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Market Watch

By Tyron Spearman
Contributing Editor
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The industry will long remember 2009, and although we have experienced some hard hits and remarkable recoveries in the past, peanut folks are looking for better times and hoping 2009 is a distant memory.

Over Production
A bumper crop in 2008 kept tonnage rising to more than 2,580,000 tons. Producers knew that 2009 would be a down year. Contract offers were low or non-existent, and farmers took the hint. Nationwide, acreage was reduced 28 percent with the Southeast cutting back 27 percent, the Virginia-Carolina region down 36 percent and the Southwest’s acreage down 38 percent.

Crop alternatives were not that great, but producers had issued the challenge to the industry, “If you want me to plant peanuts, you’ve got to pay me.”

Shellers were only drawing down from the bumper crop sitting in the market loan what the manufacturers demanded. They had paid producers top dollar for option contracts and offered minimum prices on tonnage not priced trying to blend prices and survive the depressed raw-shelled peanut market.

Salmonella Scare
Then came a Salmonella scare that almost brought the industry to its knees. The Food and Drug Administration traced Salmonella to a peanut butter ingredient plant in Blakely, Ga. The plant was closed, and a global recall began.

At first, FDA recommended consumers avoid eating any peanut butter products. Manufacturers of the major brands of peanut butter and other industry spokespersons worked long hours and spent millions trying to convince consumers that jarred peanut butter was not affected by the recall.

Although the media continued their onslaught of negative news daily for months, consumers did not desert the peanut industry.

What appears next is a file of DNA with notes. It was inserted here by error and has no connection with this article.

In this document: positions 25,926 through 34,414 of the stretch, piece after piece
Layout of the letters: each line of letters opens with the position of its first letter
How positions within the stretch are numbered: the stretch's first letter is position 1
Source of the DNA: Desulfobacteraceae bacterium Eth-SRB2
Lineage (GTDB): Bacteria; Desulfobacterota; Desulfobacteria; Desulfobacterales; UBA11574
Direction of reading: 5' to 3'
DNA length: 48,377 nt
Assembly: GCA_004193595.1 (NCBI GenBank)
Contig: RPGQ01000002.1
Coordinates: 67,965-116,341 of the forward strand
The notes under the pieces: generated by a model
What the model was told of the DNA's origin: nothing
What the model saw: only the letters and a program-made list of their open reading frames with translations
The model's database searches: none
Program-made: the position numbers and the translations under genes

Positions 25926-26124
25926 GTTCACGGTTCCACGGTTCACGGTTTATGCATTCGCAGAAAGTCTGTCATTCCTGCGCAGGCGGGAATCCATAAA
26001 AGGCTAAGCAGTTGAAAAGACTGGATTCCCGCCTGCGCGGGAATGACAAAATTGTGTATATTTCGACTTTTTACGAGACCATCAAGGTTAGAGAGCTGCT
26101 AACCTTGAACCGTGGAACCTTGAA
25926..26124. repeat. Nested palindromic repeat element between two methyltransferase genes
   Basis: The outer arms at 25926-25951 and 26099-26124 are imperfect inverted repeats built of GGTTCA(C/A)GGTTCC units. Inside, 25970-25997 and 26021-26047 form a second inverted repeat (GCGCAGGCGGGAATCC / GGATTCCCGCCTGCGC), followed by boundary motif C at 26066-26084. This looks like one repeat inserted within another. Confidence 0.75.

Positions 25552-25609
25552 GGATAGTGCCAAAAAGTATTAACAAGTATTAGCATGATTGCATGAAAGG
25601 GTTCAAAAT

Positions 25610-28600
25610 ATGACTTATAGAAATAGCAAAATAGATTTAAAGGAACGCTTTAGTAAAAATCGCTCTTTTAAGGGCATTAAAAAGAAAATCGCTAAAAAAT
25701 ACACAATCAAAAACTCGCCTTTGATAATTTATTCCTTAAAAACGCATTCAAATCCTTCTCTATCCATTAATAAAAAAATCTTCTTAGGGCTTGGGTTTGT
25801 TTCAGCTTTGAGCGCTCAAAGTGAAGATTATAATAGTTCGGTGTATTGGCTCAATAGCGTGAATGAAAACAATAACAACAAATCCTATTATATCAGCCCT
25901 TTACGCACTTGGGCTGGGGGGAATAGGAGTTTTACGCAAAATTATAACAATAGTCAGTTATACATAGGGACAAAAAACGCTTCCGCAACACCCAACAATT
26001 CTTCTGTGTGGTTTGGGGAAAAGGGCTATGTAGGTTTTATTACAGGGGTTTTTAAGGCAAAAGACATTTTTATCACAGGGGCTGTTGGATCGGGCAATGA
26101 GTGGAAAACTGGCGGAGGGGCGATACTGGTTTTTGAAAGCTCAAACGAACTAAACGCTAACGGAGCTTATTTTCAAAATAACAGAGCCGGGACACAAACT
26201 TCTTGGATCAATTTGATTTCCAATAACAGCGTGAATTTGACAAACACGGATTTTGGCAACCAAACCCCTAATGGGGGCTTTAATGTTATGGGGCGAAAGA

Poor Economy
The decline of the U.S. economy seemingly plays into the hands of the peanut butter industry. With lower-priced peanuts, peanut butter remained reasonably priced and was a staple food for a struggling family. What had initially been a 20 percent decline in peanut butter usage, turned into a 10 percent increase and still climbing.

The poor economy was not favorable to snack peanuts, which declined 16 percent. Peanut candy also took a hit, down 10 percent some months, but down for the year only 4.5 percent.

While the industry wrestled with the Salmonella issue and a sick economy, the government tried to figure out how to get rid of about 800,000 tons of peanuts sitting in the market loan with four months until loan maturity.

Without warning, in late July, the government dropped the price of loan peanuts $92 per ton for two weeks. The move to lower the repayment rate was to reduce the likelihood of forfeitures from the 2008 crop.

Shellers got a deal, peanuts could be bought from the government for $23 per ton less than the minimum loan rate of $355 per ton. The plan worked. Shellers forward priced the peanuts leaving only 5,800 tons remaining as of October for forfeitures.

Peanut sales overseas have not been exciting. The decline of the U.S. dollar may open some markets for the new and old crop, but raw shelled peanut shipments are down about 12 percent, with in-shells up 20 percent and peanut butter up 2.4 percent.

Most of the products imported into the U.S. market have been crude peanut oil from Argentina and peanut butter from Canada.

The Year Ahead
This has been a miracle year. We’ve weathered the storm and with a 30 percent acreage reduction, we can get supply and demand back in balance. A crop of 1,850,000 tons with a demand of 2,150,000 tons means utilizing a major portion of the old crop. USDA predicts a carry forward of about 700,000 tons into next year. It is still a surplus, but not bad if peanut butter remains strong and exports return.

The weather is playing games with the 2009 crop and changes are likely. The farmer price of peanuts next season will be impacted by alternative crop prices. Stay tuned.


Leading Market Indicators (as of Oct. 12, 2009)

• 2009 Crop (predicted) 1,819,200 tons
• 2008 Crop acreage (dn 28%) - 1,082,000 acres
• 2009 Average yield - 3,363 lbs/A
• 2008 Crop counter-cyclical pay- ment - $0/ton
• 2008 Crop in loan - 8,017 tons
• 2008 Crop forfeitures - 5,892 tons
• 2008-09 Usage (12 mos.) - up 1.5 %
• 2008-09 Exports (12 mos.) - dn 3.0%
• National Posted Price (per ton) Runners $424.40, Spanish $429.11, Virginia/Valencia $428.26

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